Know where to look for a job. Depending on your education, skills and prior work experience, you may have a basic idea where to start, but most new immigrants rely on word-of-mouth within the community. If you're lucky, you may even get hired by a budding or well-established businesses where your native language is spoken. 

 

The grindstone
Most newcomers rely on word-of-mouth in the community to find a job. --- Kathryn Decker / Flickr / CC BY
 

Draft your resume and prepare for job interviews. While you may have resume-writing and job interview experience from your native country, Canada is a different world and you'll need to learn to play by the new rules. You can learn about the new expectations from the experience of those who've already been through it.

Figure out where to go if you have health questions. Most new immigrants look for a physician or dentist who speaks their language. It's terrifying not to be able to explain your pain if you can't find the right words in English or French. In most big Canadian cities, chances are you'll easily find a bilingual specialist. If you settle in a small town instead, turn to a charitable organization such as LAMP Community Health Centre for help. They have a service called Immigrant Services for Newcomers in Canada which can provide interpreters for several languages.

Icelandic culture and history at Gimli Pavilion
The new immigrants ease the nostalgia by celebrating their country's national holidays with traditional food, songs, and dances.
travelmanitoba / Flickr / CC BY-ND-NC

Social Support. At first, the nostalgia can be excruciating. Maybe you're excited about the new opportunities that await you in Canada. Or perhaps, you are happy, because you'll be reunited with family you haven't seen in a long time. Still, when you leave friends, relatives and the things you love behind a tinge of sadness will likely mark your first months in your new country. Start to build your new family network by engaging with your local neighbors, whether they're fellow countrymen or not.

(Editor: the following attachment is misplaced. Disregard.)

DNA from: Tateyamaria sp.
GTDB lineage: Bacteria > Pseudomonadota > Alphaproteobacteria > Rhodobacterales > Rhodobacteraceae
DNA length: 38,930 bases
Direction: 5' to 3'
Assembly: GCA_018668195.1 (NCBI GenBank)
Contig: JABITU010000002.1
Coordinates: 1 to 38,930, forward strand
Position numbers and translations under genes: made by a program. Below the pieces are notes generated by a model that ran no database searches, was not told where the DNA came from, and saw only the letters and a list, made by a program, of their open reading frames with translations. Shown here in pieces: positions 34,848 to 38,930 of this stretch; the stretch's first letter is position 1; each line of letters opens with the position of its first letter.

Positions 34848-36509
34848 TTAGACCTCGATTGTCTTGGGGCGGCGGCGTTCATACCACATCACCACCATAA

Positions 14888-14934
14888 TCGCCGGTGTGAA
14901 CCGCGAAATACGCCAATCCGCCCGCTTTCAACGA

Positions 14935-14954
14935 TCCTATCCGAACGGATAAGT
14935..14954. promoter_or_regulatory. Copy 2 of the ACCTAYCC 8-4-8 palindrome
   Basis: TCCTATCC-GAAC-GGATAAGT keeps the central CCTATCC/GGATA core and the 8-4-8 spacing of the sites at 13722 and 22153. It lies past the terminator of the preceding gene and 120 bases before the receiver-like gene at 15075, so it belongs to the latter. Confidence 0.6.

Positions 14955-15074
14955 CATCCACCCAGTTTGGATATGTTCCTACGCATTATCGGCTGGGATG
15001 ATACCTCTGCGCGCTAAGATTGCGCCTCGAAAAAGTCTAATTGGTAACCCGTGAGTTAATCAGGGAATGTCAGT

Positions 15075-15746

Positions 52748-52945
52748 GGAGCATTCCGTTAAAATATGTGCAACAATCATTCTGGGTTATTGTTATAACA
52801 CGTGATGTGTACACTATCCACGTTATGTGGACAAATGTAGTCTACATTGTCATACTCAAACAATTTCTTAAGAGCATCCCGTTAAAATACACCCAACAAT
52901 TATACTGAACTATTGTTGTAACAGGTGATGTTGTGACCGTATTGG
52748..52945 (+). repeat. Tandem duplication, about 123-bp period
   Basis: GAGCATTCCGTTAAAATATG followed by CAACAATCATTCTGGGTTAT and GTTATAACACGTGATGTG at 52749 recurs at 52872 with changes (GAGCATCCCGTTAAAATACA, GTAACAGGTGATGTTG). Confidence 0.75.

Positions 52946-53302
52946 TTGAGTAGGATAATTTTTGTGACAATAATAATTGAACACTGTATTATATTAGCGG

Community Resources: Where to find help and advice

#1 Local ethnic community centresThese centres tend to regularly organize events, which bring together many of your compatriots. Such a gatherings, whether parties, national holiday celebrations, or workshops, will ease your nostalgia a bit. Plus, it's a good way for you to network, meet new people and create valuable contacts. At some of these centres, you can even sign up for English or French language classes taught by bilingual teachers.

#2 Places of worship. Whether your place of worship is a church, a mosque, or a temple, it's a great idea to visit regularly. Oftentimes these are found side-by-side with the local community centre. You'll get to chat in your native tongue, exchange tips of adjustment with fellow immigrants, and make new friends.

7L3C0140.JPG
Places of worship are where the newcomers can stay in touch with their community as well as make new friends.
Roman Catholic Archdiocese of Boston / Flickr / CC BY-ND

#3 Ethnic newspapers and websites. Bigger ethnic communities maintain their own publications. Find out if there is one in your native language and be sure to subscribe. They publish classified ads for jobs, used cars, services and more.

 

Conclusion

Whatever planning stage you're at, remember that once you arrive in Canada there'll be many logistical and legal requirements to take care of. Although it may be overwhelming to grasp all governmental regulations at once, your new community may be a good source of help. If you need additional assistance, don't hesitate to reach out to professional consultants. Here at IMMIgroup, we'd be happy to guide you every step of the way. Happy sailing!